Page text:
Saturday, March 14, 2009

Part 2: Roger the Righteous



My name’s Roger. I live here with my Father and younger Brother. My Father’s a good man really but he’s far too trusting for his own good. He’s well respected around here but my brother – well, my Father can’t see it like I can. Sun shines out of his backside, walks on water. Oh, he’s charming enough when he wants to be but it’s all “me, me, me”. He’s always been the favourite. Now don’t misunderstand me: I’m not jealous or anything – it just gets on my nerves that he’s always been the favourite and he’s done nothing to deserve it. He’s a manipulative little shit, actually. Dillon the Devious.

I don’t approve of his life style or attitude at all: he’s heading for a big fall and I, for one, would like to be around to see it. Charmed life so far but his luck’ll run out.

If I was in charge – and I will be one day - I wouldn’t let him get away with anything. He needs discipline and values. He needs to understand the importance of hard work and he needs to learn respect for his elders! He needs to be more like me actually. I’m reliable and hardworking and I’m always there for my Father. I don’t cause him any hassle or worry and I certainly don’t cause embarrassment to the family. I mean, Dillon thinks he’s God’s gift to women – and it’s me that usually has to smooth over the problems. No moral standards you see. He thinks I’m a geek because I’m religious but that’s exactly what he needs to put some shape and purpose in his life to say nothing of morality. But no, with the great arrogance of youth, he knows best.

He’s back now you know, after all he did. Nearly broke my Father’s heart and he’ll do it again given the chance. I wasn’t there when he came back. Bold as brass I’m sure with some outrageous sob story. I can imagine how it went: “I’m really sorry, honestly. I’ve changed. I’ve grown up. I won’t make the same mistake again. Please forgive me.” Puleeze! Change? As if! He’s not capable of change. It makes me want to puke. I’d have sent him packing with his tail between his legs.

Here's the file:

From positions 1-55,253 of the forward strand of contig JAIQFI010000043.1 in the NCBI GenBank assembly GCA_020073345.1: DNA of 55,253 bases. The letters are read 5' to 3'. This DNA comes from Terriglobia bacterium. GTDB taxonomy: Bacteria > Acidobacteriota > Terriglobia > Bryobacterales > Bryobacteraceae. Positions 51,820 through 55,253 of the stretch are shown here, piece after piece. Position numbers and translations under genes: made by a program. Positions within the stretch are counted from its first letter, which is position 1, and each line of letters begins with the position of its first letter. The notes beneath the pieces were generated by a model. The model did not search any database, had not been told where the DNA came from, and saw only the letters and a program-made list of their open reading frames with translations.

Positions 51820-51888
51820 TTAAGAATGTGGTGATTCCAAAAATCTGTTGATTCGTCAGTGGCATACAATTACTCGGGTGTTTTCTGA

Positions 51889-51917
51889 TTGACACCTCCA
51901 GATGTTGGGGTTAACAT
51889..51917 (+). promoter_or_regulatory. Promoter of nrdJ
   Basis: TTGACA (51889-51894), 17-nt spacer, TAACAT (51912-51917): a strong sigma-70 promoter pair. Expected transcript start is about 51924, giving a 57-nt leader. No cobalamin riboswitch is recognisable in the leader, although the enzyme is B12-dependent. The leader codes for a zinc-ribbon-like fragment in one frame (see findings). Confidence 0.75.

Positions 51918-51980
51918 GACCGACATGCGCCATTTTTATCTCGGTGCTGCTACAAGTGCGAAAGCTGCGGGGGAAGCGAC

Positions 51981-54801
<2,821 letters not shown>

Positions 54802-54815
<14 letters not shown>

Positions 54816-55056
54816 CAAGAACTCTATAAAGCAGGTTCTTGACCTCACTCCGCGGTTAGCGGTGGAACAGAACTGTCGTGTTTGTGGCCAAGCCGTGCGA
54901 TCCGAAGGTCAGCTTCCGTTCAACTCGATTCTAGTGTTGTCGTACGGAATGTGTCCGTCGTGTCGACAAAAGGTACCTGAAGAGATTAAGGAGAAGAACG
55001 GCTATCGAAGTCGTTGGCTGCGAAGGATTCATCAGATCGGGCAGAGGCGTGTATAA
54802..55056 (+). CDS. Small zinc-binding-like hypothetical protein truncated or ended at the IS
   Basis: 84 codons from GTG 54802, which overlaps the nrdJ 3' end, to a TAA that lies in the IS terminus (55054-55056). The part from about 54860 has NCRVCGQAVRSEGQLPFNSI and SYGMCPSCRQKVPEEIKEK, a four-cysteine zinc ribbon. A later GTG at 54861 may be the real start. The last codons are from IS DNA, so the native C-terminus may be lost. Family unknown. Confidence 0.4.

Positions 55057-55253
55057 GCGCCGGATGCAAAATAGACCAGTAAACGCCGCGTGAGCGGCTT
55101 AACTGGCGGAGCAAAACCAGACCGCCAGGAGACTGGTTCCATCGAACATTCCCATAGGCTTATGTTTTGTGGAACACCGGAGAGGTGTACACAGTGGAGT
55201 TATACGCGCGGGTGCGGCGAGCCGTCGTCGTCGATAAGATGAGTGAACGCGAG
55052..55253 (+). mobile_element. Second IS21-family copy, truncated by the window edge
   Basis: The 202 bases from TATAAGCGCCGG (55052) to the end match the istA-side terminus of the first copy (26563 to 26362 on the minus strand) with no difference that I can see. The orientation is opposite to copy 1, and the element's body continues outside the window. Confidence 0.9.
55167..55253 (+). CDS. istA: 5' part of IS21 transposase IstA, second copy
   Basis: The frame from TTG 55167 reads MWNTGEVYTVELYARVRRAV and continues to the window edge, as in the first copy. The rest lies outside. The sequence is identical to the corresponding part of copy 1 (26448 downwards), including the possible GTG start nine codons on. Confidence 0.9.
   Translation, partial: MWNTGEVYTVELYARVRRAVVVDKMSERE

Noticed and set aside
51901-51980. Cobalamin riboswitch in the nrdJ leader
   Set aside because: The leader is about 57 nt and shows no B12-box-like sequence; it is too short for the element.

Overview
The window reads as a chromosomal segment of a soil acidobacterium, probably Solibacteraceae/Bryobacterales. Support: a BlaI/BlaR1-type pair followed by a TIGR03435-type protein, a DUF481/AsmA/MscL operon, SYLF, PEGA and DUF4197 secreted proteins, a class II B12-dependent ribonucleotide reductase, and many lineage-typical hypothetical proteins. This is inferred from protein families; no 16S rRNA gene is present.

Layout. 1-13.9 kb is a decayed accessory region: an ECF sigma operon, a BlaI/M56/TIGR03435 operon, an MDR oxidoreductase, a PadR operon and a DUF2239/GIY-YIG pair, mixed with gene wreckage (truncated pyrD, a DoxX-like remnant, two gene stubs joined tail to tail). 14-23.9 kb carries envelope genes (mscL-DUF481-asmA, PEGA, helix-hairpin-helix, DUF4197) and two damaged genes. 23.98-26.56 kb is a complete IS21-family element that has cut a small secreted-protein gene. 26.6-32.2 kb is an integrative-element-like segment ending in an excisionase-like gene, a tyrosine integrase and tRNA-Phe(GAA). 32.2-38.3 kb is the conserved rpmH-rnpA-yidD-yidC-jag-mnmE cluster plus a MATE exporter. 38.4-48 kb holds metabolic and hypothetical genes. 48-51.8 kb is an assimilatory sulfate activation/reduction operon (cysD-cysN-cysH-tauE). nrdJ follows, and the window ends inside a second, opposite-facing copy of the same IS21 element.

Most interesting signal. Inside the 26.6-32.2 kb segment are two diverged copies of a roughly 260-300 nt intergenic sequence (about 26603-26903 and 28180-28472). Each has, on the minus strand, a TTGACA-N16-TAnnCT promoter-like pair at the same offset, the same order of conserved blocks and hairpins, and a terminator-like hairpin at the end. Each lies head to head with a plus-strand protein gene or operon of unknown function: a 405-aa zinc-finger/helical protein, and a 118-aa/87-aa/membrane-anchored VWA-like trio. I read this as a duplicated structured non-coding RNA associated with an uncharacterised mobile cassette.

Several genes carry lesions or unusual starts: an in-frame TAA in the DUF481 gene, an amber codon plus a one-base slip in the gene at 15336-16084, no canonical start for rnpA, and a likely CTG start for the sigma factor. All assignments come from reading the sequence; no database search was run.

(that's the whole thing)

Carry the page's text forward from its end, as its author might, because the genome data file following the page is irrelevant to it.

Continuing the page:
My father was devastated when he left. I was outraged: he just threw money at him. I don’t know how he had the nerve to ask for it in the first place. I work here all this time, rarely a word of thanks no obvious appreciation; in fact I’m pretty much taken for granted, but do you hear me complain? No. I don’t do resentment – it’s not a nice quality. But I’d be within my rights. You know, I don’t ask for much. I don’t need constant attention and affirmation: I’m not a spoilt child but that little waster comes along and sweet talks the old man and bang! He’s got a wad in his back pocket and you don’t see him for dust. But I’m not bitter. Good riddance I say. I’ll miss him but not a lot!

So, I’m starting to get used to it being just my Father and me, getting some attention and long overdue appreciation. You know I really wasn’t putting the knife in for Dillon but I did think it was only right and proper to set the old man straight on one or two things about Golden Boy . . . and he breezes back - broke of course.

They’re having a party now. A party for goodness sake! My Father will be all teary-eyed and Dillon’ll be chasing some little slut round the storerooms.

Me? Go in there? Hell’ll freeze over first.